There are only so many volunteer programs to be led, and only so much space in the market for consultants. Additionally, if we - as a sector - are primarily focussed on leading volunteers it's only half the job done. We're preaching to the converted.

    If volunteer managers move into key 'non-volunteer-management' leadership positions in organisations, we engage Directors, CEOs, MDs, senior managers at their level, speaking their language, using their terminology, and we influence organisational culture. 'We' become 'them' and 'they'...or do 'they' become 'we'...?

    Quite apart from that, think of what the world is missing out on if we all stay in our boxes:)

  2. I am posting this on behalf of Emma Corrigan at Shelter:


    Yes Yes Yes! Great post.

    Career development is a tricky one. Personally speaking I love to one day think that I could lead an organisation and be a CEO type person, but the one thing that has always put me off is the thought (as mentioned above) that the CEO has to be the 'money guy' - it's a harsh reality that at the moment many CEO's are being relied on to magic up money to keep organisations afloat, when there is no money to be found.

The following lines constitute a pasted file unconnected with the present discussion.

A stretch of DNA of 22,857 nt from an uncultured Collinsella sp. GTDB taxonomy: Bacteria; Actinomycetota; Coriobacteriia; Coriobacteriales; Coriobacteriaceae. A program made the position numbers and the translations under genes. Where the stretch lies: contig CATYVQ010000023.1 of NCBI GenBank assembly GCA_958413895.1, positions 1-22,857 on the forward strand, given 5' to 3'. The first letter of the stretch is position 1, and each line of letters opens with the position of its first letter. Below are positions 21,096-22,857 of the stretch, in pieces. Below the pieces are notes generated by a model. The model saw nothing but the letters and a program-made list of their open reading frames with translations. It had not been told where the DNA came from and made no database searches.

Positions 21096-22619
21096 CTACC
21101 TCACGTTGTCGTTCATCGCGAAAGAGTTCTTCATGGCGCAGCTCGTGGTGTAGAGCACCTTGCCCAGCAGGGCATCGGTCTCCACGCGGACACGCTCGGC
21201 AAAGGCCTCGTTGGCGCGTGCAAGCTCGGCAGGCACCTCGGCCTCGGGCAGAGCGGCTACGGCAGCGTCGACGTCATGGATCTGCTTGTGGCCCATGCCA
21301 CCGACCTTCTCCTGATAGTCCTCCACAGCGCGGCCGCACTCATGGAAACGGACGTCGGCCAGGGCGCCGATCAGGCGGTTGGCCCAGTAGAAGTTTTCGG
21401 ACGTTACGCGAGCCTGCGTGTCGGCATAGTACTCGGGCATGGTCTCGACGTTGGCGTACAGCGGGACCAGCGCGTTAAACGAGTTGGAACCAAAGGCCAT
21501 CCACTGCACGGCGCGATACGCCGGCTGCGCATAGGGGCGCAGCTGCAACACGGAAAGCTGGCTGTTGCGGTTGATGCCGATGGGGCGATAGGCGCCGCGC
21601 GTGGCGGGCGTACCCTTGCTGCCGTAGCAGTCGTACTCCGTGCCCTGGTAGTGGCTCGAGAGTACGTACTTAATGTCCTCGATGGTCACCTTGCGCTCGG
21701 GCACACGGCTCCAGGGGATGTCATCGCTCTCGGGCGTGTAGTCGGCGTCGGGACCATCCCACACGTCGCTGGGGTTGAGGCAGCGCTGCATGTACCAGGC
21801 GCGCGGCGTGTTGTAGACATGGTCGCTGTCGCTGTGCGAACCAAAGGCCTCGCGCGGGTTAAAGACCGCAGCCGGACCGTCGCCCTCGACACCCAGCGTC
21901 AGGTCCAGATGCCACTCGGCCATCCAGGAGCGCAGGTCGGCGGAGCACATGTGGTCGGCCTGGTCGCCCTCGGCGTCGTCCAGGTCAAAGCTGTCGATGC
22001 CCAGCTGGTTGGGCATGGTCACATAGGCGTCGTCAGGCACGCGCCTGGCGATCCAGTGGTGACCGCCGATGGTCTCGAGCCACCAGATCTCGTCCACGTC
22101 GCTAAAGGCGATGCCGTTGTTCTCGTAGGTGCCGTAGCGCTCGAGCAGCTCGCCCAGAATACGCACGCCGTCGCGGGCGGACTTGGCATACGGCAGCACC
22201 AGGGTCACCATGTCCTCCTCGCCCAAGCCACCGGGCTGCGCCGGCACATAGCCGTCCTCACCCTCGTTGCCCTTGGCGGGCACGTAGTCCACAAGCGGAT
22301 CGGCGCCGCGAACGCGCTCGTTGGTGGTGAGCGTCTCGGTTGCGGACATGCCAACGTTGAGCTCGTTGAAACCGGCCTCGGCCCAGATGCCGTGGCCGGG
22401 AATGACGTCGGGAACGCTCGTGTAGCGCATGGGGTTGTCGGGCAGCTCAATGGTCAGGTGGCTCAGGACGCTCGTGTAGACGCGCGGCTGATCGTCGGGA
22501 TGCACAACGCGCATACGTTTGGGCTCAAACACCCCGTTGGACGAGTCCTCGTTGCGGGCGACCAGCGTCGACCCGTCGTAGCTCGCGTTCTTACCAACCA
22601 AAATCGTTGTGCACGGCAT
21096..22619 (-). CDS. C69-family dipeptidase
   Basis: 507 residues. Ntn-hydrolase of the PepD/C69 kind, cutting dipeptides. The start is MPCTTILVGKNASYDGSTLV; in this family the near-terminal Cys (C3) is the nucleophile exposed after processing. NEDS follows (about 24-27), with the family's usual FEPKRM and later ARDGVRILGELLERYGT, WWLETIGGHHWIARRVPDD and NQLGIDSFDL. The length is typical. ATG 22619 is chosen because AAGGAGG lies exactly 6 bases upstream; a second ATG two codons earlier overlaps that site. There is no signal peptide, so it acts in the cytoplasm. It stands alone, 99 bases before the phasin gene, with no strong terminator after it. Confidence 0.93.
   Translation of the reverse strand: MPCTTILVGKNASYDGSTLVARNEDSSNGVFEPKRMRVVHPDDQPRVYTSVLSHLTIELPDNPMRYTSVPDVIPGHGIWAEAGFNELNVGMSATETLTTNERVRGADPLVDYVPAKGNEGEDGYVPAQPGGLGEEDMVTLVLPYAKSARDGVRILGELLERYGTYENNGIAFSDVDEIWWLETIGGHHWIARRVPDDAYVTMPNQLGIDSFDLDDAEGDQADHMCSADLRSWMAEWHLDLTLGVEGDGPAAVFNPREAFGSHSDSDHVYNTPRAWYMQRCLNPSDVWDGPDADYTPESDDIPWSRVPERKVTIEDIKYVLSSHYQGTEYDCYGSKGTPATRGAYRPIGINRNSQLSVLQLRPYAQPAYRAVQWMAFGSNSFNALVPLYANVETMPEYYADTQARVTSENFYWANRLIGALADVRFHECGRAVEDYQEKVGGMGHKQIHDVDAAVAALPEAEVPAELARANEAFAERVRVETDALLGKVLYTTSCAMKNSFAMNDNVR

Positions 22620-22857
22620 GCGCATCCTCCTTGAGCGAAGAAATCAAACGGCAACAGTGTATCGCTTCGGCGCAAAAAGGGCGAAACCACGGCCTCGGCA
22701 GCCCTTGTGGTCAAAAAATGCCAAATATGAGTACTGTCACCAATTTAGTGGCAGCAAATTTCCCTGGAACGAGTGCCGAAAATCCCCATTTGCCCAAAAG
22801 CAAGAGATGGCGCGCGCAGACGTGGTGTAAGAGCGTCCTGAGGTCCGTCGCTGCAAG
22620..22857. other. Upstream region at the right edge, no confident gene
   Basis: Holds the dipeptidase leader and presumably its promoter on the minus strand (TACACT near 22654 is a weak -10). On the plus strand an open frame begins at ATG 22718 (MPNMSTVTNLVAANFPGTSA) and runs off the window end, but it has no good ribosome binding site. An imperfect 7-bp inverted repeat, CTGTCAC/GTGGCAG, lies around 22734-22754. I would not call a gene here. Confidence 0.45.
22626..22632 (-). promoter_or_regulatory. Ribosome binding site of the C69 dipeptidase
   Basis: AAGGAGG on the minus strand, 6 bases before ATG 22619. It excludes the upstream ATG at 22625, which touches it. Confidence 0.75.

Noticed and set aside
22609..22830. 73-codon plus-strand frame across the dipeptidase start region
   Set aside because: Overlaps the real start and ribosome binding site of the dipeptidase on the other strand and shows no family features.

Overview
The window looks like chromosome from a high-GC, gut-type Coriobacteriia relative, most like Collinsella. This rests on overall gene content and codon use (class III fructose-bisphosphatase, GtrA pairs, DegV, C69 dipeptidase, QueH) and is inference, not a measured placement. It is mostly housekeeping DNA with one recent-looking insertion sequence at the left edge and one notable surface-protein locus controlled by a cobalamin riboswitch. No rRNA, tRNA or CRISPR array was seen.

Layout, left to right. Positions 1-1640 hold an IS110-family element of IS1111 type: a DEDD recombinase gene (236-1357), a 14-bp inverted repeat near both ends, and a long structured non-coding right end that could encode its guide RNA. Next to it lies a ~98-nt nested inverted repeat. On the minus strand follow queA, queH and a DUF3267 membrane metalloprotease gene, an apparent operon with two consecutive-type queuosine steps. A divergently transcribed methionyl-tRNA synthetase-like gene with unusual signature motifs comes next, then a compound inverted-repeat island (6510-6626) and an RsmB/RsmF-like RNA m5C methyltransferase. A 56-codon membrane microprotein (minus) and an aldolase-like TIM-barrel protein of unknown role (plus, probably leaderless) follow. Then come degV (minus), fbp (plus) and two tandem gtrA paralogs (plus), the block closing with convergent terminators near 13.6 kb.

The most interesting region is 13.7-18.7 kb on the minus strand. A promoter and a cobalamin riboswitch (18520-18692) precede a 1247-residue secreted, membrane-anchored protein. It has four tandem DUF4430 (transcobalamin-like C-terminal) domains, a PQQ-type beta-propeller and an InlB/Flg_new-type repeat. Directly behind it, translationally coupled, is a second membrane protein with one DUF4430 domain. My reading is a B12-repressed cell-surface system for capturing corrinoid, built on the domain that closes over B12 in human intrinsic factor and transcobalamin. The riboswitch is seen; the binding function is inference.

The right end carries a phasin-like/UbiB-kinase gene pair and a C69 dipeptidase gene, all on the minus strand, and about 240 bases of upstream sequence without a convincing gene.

Now I know that us VM's out there have a plethora of skills and abilities that could help the development of organisations by integrating VM work therefore not needing to find cash, but I dread the thought of lying awake at night listening to my ulcer (that I'd get from worrying) gurgling at the thought of how to pay the bills.

    I'd also like to moot that us VM's are pretty special all round, and if we uphold our beliefs and values as we move across an organisation, we can affect positive change wherever we go. As I reckon a lot of organisations could do with treating their paid staff a little better too... It's just the further away from volunteering we get - the less fun it might get?

    Great post Rob.

  3. Thanks for the interesting post Rob. And Kalie hit the nail on the head quite firmly in the first paragraph of her response.

    Your article Rob brought to mind for me the 2007 Australasian Retreat for Advanced Volunteer Management which was held in 2007 in Hobart, Tasmania. This third retreat featured the theme 'Positioning our Profession'. The group that attended this Retreat adopted a statement created by a delegate which was dubbed the 'Hobart Statement' which read -

    "My challenge to you all is to go forward and create a formal profession of Volunteer Program Management which features generic transferable acceptance. (Generic transferable acceptance = skills that are transferable across agencies and sectors of volunteerism)”

    As I wrote in a blog of my own over a year ago”What we are today as a sector is a result of our own past actions. Whatever we wish to be as a sector in the future depends on our present actions. We need to decide how we act now. We are responsible for and whatever we wish ourselves to be.”

    And yes – this includes growing and encouraging potential leaders of organisations!

    DJ Cronin